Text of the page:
With the 2020 J.League 1 season kicking-off on February 21st, Football Tribe Asia’s Krishna Sadhana took the unenviable task of predicting how the league table would look like come the end of the season. For the next three days starting from yesterday, Krishna will give his prediction on how the J1 teams would fare in 2020, which includes relegation, cup wins, and AFC Champions League qualification.
For today, Krishna will predict the teams that will finish from 6th place to 11th place, i.e. the lower part of the top half as well as mid-table! Sit back and enjoy the predictions that may or may not come true.
DISCLAIMER: The following slideshow is an opinion piece and inevitably not all of us would agree with the predictions written here. Feel free to share your thoughts on what’s your 2020 J1 prediction through our Facebook and Twitter!
6. Kashima Antlers (J.League Cup Winners)
Time to be honest with you lot. Kashima are a team in transition right now. Sure they only have one major loss - Serginho trading the Kashima Soccer Stadium for the Chinese League One with Changchun Yatai - and they've gotten themselves a plethora of quality signings - the likes of Rikuto Hirose from reigning champions Yokohama F. Marinos, Ryuji Izumi from Nagoya Grampus, and Tatsuki Nara from Kawasaki Frontale comes into mind - but its the change of the man in charge of the team that has affected the Ibaraki side the most.
A lot of Kashima's successes can be credited to Go Oiwa, who had been a part of the club since 2011. He was assistant coach from 2011 to 2017, before becoming the main man from 2017 to 2019. And during that time he oversaw some of Kashima's finest moments in the spotlight - as Masatada Ishii's number two, Go helped Kashima to the 2016 J.League 1 title before doing one better as he and Masatada guided the team to the 2016 FIFA Club World Cup final, battling bravely against Spanish giants Real Madrid before losing 4-2 after extra time. After Masatada's departure in 2017, Go was given the gig as head coach and he did not disappoint at all. Though Kashima failed to win the league during Go's tenure, they did capture the most coveted prize in Asian football, the 2018 AFC Champions League title. And although the Ibaraki side failed to win any trophies in 2019, they still manage to lit up the 2019 J1 title race and qualify for the final of the 2019 Emperor's Cup. But it was defeat to Vissel Kobe in the latter that became the straw that broke the camel's back and Go decided to step down from his role come the end of his contract.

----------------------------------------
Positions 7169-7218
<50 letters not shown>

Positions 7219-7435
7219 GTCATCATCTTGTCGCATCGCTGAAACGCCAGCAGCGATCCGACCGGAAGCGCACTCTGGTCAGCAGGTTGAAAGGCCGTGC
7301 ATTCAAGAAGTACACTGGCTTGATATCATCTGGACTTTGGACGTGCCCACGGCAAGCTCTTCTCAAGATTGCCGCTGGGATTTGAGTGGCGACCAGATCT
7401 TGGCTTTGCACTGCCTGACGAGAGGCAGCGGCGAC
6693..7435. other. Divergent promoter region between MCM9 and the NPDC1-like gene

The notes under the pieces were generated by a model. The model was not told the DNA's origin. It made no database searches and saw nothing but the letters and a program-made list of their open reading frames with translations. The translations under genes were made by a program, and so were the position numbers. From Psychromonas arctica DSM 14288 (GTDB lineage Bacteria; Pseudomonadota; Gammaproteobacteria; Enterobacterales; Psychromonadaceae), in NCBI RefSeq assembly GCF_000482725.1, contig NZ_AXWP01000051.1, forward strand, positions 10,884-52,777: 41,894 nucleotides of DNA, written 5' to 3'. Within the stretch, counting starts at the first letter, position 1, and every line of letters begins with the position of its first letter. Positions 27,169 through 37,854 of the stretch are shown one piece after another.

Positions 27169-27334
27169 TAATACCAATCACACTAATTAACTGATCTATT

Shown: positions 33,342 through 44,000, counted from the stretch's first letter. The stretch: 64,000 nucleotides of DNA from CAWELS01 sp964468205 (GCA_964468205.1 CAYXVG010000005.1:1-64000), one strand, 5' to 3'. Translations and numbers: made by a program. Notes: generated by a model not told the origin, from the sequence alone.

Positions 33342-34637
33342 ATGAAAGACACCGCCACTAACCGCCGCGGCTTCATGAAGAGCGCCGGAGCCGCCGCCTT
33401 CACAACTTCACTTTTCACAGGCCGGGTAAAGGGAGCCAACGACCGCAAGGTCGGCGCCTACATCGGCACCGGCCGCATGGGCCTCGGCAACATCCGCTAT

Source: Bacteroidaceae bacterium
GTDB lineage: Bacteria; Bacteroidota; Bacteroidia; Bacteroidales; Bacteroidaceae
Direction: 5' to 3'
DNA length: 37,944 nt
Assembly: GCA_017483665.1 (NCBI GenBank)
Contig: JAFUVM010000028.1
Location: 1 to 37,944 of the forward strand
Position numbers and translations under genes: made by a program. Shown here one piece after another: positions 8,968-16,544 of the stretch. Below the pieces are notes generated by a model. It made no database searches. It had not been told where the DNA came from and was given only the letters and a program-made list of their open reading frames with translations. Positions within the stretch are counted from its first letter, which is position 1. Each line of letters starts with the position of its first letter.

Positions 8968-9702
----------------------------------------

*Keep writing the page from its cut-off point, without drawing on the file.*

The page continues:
Replacing Go in the Kashima hot seat is Antonio Carlos Zago. The Kashima job is the 50-year old's third tenure outside of his native Brazil and his first overseas tenure as a head coach, having served as an assistant coach at both AS Roma of Italy and Shakhtar Donetsk of Ukraine. With the introduction of Zago, Kashima's players must adapt themselves to the Brazilian's tactics and strategies as he inevitably has ideas that differ from what the Kashima's players had learned underneath Go and judging by the performance that they churned out during their embarrassing AFC Champions League play-off exit at the hands of Melbourne Victory (a side that is currently third from bottom in the A-League table and have failed to win their last 5 A-League matches), Kashima still has a very long way to go before they could gel together as a unit underneath Zago's leadership.